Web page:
Science fiction and fantasy                                            


by Gregory Maguire


If you enjoy books that are sprinkled with references to other literature then Lost has plenty to keep you going. It's the story of Winnie Rudge, an author who is stalled on her current project. She travels to England for research and inspiration, to her ancestral family home of Rudge House.

Winnie is writing about another writer, the character of Wendy Pritzke, who is researching the ghost of Jack the Ripper. So we have a writer writing about a writer writing about a writer, like mirrors reflecting each other into infinity. It's less repetitive than this might seem because of the way Gregory Maguire uses the device to drop hints about Winnie's inner thoughts.

When Winnie arrives in London she finds her cousin John missing, and the workmen who are supposed to be fixing the flat are too spooked to get anything done. Her downstairs neighbour is mad as a hatter, and no-one can tell her where John is. Her ancestor Ozias Rudge, who she believes was the inspiration for Dickens' A Christmas Carol, leers at her from an old portrait as the house is filled with unexplained noises. Rudge House is full of distractions for the blocked author, but as the plot thickens she realises she may have more pressing issues than the need to finish her book. But is she being haunted for real, or are the occurrences nothing more than the product of the fevered imagination of a lonely, neurotic and attention-hungry novelist?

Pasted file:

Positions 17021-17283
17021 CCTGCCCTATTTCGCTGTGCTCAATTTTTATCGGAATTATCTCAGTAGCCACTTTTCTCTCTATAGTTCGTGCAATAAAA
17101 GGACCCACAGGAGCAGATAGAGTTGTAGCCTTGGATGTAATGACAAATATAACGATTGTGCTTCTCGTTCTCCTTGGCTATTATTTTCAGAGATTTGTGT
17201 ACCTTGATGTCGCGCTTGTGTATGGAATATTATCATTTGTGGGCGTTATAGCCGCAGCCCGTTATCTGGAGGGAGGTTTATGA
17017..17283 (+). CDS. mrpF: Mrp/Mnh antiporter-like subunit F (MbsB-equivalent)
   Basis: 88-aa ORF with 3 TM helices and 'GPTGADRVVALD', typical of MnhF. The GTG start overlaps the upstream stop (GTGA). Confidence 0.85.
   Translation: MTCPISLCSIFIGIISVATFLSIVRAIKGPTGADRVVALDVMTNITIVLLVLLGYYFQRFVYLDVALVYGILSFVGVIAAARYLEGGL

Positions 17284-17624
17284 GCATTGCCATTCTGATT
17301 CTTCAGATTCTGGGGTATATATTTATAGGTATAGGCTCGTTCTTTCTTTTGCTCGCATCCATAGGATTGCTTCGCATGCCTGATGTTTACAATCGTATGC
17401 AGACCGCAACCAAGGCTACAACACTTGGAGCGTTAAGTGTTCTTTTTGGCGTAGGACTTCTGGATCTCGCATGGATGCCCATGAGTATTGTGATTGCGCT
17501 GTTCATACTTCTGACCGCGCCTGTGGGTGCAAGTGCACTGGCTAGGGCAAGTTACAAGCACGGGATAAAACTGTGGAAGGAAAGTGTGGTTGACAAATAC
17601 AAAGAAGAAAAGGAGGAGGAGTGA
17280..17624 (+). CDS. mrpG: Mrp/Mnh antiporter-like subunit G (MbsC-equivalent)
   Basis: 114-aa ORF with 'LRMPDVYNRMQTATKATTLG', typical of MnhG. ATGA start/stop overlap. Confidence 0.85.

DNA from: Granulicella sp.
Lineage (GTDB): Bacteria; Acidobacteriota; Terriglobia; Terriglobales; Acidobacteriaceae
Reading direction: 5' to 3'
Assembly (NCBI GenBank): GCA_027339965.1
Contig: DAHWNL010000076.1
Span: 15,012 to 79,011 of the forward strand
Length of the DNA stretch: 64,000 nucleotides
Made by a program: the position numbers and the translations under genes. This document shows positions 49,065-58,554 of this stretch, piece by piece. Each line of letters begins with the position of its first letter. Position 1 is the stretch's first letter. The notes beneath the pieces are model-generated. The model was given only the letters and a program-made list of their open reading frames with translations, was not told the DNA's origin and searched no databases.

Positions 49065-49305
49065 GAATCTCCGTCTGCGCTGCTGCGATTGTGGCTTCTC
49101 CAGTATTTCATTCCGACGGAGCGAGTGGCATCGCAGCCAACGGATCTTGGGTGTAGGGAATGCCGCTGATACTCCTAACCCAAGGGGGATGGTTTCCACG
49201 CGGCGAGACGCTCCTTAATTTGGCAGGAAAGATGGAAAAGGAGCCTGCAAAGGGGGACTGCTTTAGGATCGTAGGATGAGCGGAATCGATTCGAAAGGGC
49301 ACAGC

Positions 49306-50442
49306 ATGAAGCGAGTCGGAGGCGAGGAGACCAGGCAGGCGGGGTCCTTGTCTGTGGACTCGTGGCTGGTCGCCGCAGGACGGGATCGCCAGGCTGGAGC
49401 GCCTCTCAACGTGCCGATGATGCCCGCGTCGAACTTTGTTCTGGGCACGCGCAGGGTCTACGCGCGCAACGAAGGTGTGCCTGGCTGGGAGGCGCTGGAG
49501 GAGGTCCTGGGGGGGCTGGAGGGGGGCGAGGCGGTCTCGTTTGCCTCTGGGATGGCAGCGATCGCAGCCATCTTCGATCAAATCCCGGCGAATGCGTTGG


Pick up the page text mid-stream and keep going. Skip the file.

The characters in this story are subtle, and they tend to display a biting humour which can be quite catty. Winnie experiences jealousy when it comes to Allegra, who has her own claims on John. She gets standoffishness from Ritzi Ostertag, a psychic who she considers to be a theatrical sham, and increasing distrust from the widow Rasia. Relationships like these result in some lively banter.

However I didn't get much sense of who Winnie is and what she stands for. She's neurotic and a bit wet, but other than those impressions she's hard to pin down. She's very much a cipher. To an extent her blandness is dictated by the plot, but even if it makes sense for her personality to be somewhat indistinct, this does nothing to make her an engaging protagonist.

Lost could refer to various people and objects, and as the narrative progresses so does our understanding of the title's meaning. It's sophisticated and cleverly plotted. Although events in the story are subdued rather than breathless or otherworldly there's a rich atmosphere, and certain presences, or indeed absences, seem to hang over Winnie like a guillotine. But unfortunately she doesn't have the passion of a truly inspiring heroine, which is why this novel didn't quite come alive for me.

31st August 2010

Book Details

Year: 2001

Categories: Books

    Female Protagonist  

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3 star rating

Review © Ros Jackson